using two sets of drivers working in opposition, is said to create a diffuse
field without drawing attention to themselves.
PSB included the mounting brackets. I mounted the speakers about 7
high on the walls with the "null side" facing in laterally to
the listening area. Unfortunately, the matching subwoofer did not arrive
on time, so I tested the system without one.
Now for the
I toed in the
main speakers about 10 degrees for the best sound coverage and fired up
my trusty old Laser Disc player for the true test. I used the latest release
from Al Pacino and Robert DeNiro ("Heat") for my first sample.
crisp and clean and I did not have to strain to hear Pacinos smoky
voice. The stacked tweeters certainly helped out here. The robbery chase
scene was truly mesmerizing. The panning effect of the getaway car from
left, center, right channels was bang on. There was no evidence of mismatch
of timbre, the center channel worked perfectly with the mains. Gunshots
had depth and attack, while the screeching of tires made ones heart
pound as if one were actually driving the car. An excellent scene for
an Adrenaline rush!
The PSBs kept
me involved in the action. The final scene of Heat, where DeNiro and Pacino
match wits, takes place on a busy airstrip. The roaring of jet engines
sounded as if my livingroom had become a runway!
The depth and
cleanliness of the speakers was truly impressive, and the soundfield was
seamless. Even though a subwoofer would have enhanced the low frequency
effects, it was not sorely missed; the Stratus Silver mains did very well
on their own!
In the famous
T. Rex scene from Jurassic Park the Silvers again held their own, suggesting
that a subwoofer is not really necessary. Sound was clean, with no hint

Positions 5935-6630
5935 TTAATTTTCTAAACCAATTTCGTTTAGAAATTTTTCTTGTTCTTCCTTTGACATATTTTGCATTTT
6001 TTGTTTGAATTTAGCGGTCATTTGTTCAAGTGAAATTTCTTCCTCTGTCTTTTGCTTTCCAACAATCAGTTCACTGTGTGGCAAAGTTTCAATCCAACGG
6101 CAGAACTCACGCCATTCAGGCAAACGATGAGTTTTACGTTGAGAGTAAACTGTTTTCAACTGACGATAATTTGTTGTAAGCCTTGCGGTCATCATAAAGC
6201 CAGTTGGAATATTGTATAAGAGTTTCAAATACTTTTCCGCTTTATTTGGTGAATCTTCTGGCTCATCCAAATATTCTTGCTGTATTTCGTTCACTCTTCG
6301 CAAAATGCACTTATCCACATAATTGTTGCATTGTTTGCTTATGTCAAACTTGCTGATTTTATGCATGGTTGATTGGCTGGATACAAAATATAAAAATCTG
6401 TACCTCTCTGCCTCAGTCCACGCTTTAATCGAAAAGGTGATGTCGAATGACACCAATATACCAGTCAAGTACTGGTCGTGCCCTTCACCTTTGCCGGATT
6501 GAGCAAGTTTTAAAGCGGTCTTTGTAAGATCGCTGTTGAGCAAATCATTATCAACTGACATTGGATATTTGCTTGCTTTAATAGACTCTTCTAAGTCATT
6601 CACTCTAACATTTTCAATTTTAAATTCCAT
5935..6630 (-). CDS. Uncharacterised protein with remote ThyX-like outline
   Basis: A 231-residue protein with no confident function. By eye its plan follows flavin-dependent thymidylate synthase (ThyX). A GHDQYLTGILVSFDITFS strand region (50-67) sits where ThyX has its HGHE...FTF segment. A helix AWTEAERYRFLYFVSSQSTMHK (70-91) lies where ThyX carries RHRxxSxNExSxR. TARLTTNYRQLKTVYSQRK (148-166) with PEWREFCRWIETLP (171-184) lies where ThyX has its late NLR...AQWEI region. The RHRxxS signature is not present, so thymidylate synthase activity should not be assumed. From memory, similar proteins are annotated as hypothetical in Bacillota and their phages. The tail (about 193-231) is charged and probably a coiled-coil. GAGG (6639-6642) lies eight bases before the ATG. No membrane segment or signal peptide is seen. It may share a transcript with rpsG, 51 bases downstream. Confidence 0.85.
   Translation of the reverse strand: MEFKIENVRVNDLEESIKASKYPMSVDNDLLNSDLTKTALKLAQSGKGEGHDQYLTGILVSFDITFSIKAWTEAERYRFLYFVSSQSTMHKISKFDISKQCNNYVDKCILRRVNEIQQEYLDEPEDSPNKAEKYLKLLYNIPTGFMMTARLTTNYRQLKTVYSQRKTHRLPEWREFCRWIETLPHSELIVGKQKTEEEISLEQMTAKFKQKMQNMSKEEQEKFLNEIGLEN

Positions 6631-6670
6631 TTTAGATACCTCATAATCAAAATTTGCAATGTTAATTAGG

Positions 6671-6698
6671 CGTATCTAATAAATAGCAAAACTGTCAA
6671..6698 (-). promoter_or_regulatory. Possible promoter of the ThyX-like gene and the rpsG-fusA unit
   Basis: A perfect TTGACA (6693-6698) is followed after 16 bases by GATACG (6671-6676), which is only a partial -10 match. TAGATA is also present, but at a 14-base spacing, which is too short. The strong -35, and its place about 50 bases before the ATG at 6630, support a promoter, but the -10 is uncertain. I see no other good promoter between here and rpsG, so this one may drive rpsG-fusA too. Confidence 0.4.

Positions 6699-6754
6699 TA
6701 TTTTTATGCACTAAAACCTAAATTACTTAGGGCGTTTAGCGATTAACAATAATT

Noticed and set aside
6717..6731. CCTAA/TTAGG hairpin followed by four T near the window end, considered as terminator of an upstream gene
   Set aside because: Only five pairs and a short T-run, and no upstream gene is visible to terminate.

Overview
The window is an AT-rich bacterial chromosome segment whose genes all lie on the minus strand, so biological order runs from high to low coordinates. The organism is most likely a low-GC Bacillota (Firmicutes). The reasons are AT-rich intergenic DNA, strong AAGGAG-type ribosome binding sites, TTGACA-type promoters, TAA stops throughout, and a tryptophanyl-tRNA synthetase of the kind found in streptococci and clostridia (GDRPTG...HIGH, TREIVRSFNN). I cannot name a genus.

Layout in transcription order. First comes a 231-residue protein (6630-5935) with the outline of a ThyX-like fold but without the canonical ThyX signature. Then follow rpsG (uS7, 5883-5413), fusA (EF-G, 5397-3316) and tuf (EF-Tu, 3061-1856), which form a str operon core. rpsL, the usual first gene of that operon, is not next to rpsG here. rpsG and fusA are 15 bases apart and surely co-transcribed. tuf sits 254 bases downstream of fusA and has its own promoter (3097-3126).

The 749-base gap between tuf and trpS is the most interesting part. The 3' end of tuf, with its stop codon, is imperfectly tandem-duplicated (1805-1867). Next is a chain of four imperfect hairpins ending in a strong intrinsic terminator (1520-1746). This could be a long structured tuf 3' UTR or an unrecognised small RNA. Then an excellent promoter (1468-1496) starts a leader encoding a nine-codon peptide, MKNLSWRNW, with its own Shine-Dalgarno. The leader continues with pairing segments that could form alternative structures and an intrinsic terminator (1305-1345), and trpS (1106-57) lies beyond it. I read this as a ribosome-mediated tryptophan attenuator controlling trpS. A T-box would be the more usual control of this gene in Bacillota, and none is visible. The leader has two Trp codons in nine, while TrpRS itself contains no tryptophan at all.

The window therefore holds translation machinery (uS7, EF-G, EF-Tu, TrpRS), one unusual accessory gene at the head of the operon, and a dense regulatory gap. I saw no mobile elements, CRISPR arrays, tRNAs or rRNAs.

of duress or strain. The only time I ran into distortion was when my reference
Onkyo receiver ran out of gas at higher than normal listening levels.
PSBs Ambient II rear speakers sounded totally unobtrusive, blending
in and setting up a beefy surround soundfield. There was no hint of localized
sounds from the rears, all in all a perfect match to the rest of the speaker
As for true
stereo listening, the Silvers showed good bass response with a well balanced
high end, though the midrange did tend to sound somewhat confined, or
"boxy." In terms of imaging they did an admirable job, but I
felt they could do better. I blame my listening room for that, though,
since the ceiling is so high (14ft.) and the room is so small I was forced
to have the speakers too close to the listener (8ft away). Still, these
speakers are worth looking into.
looking for a speaker system that is perfectly matched for home theater,
look no further. They are handsomely designed, have good bass output,
dont take up a whole lot of room and are a decently priced. What
more could anyone ask for?
(price as tested,
in Canadian dollars)
Silver...Price as tested $1499/pr.
PSB SC5 Center... Price as tested $499.
PSB Ambient II... Price as tested $449/pr.